How many times have you walked by someone (usually a woman) and were immediately bombarded by a wall of fragrance? Not a great experience. Having encountered this problem yesterday, I got to thinking about perfume etiquette. Since we all smell things differently, what makes one perfume beautiful to me may make it obnoxious to you. And, when you wear too much of the stuff, you might end up going through the world like Pepe LePew.
So, here are the dos and don'ts when it comes to fragrance:
- Apply perfume conservatively but directly to your pulse points. Pulse points include the nape of your neck, behind your knees, behind your wrists, your cleavage, or in the crooks of your elbow. Just spray the scent once directly on the pulse point(s) of your choice.
- Be aware that the longer you use a perfume, the less you are going to smell it. You get used to your favorite perfume and lose your ability to detect it, so be aware of this fact if you're into your 10th bottle of Chanel No. 5.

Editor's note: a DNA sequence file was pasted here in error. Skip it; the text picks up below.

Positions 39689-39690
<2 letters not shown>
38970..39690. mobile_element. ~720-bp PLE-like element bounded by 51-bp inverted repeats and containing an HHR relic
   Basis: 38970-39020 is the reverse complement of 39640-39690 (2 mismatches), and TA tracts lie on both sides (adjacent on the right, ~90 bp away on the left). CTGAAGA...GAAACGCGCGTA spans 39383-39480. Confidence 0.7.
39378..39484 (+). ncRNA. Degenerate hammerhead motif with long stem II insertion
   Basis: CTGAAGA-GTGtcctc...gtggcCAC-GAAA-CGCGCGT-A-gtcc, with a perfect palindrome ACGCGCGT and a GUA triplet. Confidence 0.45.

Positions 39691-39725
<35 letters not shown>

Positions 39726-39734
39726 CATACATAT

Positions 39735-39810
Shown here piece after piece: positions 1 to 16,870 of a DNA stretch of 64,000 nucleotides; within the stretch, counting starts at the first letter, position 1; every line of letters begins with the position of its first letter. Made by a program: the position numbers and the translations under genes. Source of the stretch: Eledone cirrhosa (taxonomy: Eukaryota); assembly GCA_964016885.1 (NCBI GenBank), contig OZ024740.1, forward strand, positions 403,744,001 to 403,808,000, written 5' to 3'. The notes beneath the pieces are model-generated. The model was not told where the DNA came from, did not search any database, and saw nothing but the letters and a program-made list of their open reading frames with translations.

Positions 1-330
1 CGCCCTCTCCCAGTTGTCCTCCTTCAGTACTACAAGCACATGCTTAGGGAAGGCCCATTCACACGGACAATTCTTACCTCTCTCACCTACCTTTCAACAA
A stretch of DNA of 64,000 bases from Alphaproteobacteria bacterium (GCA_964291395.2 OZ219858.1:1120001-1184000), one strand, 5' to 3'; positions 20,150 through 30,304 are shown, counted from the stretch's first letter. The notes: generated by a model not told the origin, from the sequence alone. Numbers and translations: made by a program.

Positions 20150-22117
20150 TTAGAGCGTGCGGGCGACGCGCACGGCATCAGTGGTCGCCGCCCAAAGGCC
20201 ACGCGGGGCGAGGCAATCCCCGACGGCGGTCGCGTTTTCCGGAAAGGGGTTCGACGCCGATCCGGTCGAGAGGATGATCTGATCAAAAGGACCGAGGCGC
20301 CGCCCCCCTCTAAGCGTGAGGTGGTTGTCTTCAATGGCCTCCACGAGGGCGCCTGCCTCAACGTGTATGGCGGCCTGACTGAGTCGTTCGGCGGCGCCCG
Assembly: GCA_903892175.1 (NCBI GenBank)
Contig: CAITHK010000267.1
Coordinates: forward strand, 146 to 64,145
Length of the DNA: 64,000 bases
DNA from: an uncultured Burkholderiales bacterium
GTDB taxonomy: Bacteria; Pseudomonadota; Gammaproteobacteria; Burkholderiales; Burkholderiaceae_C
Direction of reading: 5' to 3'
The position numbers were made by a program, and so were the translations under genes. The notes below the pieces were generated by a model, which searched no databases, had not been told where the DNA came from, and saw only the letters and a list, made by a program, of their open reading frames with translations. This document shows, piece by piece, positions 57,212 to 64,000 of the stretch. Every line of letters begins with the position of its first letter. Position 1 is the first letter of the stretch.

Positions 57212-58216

- Be courteous and know when not to wear perfume. Some theaters ask patrons to refrain from wearing perfumes, but you also should remain fragrance-free when flying, going to a wine tasting or nice dinner (your scent may interfere with your ability to taste wine/food properly), or if you're going to any public event that will put you in very close proximity to others.
- Overdo it. Perfume is an intimate product, and should only be enjoyed (and apparent) to you and people who come in close contact with you. If you spay every pulse point on your body, your clothes, and your hair, you'll be in the center of a cloud of stink, sure to offend everyone within a 5-foot radius of you. Not good.
- Spay perfume in the air and then walk under the mist. A lot of people apply their perfume this way and it really makes no sense. You've fragranced the air, not yourself...probably not what you had in mind.
- Get in a rut. Instead, change your scents periodically. Some scents are more appropriate for specific seasons, so it's a good idea to change your signature scent as the weather changes.